India is third world country, poor and backwards in comparison with the western world. Especially West Bengal, maybe because of long years of colonization, and because of the communist government that took over after independence, is one of the poorest areas in the country. People who live in the industrial world, have no way of imagining the conditions of living in Calcutta. Nevertheless, we will try to sketch a few scenes from this life. Calcutta is a big city with population of 11 million people which features misery and poverty in every corner. Every building is very old, blackened by pollution and humidity, and poorly maintained. No matter how many years pass, the view of city life gives a sharp pain in our heart. Millions are homeless, living in the streets, with only some rags for their possessions. Like the poor Lazarus in the parable, so do these people live in poverty, hunger and disease, side by side with dogs and rats, unavoidably thinking about the injustices in the world: others travel in spaceships to outer space, and others fight for survival in the streets, forsaken by all. Isn't this the greatest cross and burden which the modern man daily places on Jesus Christ Who by his sacrifice on the cross willed to give us the supreme example of love and philanthropy?
How can we sleep in peace when we hear a baby across the street crying because of fever, or when the monsoon rain falls mercilessly on a homeless family that looks in vain for a shelter? Who can we rest in our cool room and comfortable bed when our brothers and sisters, creatures of God, are baking in the hot tropical sun in the streets and sidewalks for days, months, and years? Life for these people has no yesterday or tomorrow. There is only today. Are they going to survive today? Garbage which is plentiful everywhere, comprise a source of hope for people, animals, and crows. There they will find old scraps of paper which they will sell for a slice of bread. There they will discover something to burn in order to cook their rice so that they can fool their hunger. Wherever ones eyes turn, they witness indescribable despair and human degradation. How can we respond to this abyss of human suffering? Where do we start? Human efforts are limited, and we know that no matter what we do, it will be a drop in the ocean. Nevertheless, we are still responsible to try with all our strength, with the hope that our all-merciful Lord and the God-fearing faithful from all over the globe will be our supporters both materially and morally.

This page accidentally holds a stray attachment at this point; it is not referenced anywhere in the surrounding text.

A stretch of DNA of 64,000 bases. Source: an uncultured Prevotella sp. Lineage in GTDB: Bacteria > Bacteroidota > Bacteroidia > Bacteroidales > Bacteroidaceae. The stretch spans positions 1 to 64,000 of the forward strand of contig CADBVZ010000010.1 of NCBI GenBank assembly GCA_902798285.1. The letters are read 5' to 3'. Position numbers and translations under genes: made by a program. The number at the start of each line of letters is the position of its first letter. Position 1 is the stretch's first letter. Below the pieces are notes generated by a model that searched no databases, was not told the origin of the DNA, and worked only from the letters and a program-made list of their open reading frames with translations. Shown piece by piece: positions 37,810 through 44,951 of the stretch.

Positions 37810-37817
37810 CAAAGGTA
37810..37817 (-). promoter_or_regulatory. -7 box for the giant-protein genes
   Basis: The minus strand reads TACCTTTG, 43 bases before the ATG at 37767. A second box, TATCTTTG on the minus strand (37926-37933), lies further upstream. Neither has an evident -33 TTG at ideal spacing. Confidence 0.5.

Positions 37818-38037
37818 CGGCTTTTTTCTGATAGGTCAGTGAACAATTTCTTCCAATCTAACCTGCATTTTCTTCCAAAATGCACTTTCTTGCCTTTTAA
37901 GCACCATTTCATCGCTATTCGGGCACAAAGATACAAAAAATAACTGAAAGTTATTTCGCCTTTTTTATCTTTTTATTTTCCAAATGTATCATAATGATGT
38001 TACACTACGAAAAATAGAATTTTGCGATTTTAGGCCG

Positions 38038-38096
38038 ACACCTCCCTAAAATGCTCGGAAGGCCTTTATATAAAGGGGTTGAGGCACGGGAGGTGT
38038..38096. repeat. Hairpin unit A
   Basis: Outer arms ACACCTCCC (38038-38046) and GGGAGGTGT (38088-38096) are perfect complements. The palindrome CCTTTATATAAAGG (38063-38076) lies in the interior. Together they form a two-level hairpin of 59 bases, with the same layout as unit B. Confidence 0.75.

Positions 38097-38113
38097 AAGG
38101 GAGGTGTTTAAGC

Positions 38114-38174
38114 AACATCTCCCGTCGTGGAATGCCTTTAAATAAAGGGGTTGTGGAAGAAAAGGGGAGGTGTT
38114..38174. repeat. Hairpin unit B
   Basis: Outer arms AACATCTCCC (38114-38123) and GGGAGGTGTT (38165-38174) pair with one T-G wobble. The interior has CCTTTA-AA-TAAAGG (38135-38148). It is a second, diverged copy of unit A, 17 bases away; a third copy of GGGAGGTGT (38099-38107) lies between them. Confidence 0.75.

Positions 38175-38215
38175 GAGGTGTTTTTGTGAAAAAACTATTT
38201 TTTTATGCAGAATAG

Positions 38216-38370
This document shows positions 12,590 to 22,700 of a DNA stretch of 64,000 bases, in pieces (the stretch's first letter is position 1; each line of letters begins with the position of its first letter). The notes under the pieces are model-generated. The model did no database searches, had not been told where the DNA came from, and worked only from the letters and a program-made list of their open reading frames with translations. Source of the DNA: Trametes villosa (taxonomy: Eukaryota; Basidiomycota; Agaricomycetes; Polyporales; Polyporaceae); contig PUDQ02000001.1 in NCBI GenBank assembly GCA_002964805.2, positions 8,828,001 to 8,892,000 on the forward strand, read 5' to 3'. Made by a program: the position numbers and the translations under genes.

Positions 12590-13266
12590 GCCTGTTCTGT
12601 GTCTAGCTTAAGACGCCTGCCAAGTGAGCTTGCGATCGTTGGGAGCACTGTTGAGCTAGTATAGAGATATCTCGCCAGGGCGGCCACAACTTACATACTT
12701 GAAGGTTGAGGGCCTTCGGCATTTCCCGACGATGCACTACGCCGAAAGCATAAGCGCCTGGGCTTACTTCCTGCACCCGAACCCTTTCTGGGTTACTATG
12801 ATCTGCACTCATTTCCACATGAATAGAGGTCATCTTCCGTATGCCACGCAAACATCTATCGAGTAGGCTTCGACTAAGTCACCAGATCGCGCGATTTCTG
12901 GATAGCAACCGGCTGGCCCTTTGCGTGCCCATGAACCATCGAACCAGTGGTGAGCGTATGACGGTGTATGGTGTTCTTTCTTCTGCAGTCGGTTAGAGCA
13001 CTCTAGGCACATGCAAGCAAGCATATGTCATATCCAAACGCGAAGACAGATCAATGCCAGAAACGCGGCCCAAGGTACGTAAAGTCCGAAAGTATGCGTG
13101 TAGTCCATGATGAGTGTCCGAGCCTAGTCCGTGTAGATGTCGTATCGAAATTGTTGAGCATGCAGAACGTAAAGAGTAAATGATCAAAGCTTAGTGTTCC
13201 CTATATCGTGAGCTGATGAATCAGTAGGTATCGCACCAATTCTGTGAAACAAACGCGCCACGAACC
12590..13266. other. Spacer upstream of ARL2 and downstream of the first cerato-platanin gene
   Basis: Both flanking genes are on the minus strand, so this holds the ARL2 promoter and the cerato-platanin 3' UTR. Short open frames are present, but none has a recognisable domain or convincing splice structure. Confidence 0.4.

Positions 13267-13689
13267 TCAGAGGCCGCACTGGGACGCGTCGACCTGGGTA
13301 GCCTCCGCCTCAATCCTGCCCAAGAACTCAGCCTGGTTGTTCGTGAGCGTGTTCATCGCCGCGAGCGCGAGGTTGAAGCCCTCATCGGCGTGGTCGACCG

One of the first programs we instituted was the daily rationing of morning breakfast consisting of milk and biscuits for the poor children of the area. Very early in the morning they come and wait outside the gates, until the time when the gates open and quickly they come and sit in the courtyard and anxiously await for their morning meal which for many is the only meal of the day. Dirty, with hair uncombed, half-naked, these children beg us for one more biscuit and a little more milk. Often they show us their scars infected by disease and other health problems. When we walk on the street, as soon as they see us they yell: "Father, Father", and they surround us. I once wondered, what are they were yelling for; Later I understood that all they want is some love and affection. One smile, one affectionate touch makes them happy. If we have some candy to give them, they are not going to forget it for days, whenever they see us. If we look to see where these children live, we will be beyond words. Most of them live in an abandoned Muslim burial site. The dark graves are their homes, full of mud, garbage, rats and cockroaches. No one cares for these people. Therefore, we decided to help them as much as we could. We chose some of the most desperate and poor families, about 400 families by now, and gave them cards which they use every two weeks in order to collect a ration of basic substances like rice, sugar, beans, oil, Soya, soap and matches. Every Monday, the courtyard fills with the blind and the lepers, paraplegics and skeletons who await for the distribution of food. A pair of crutches is a luxury item as most who are crippled are condemned to crawl on the ground, looking at us with sadness and supplication as their only hope of survival.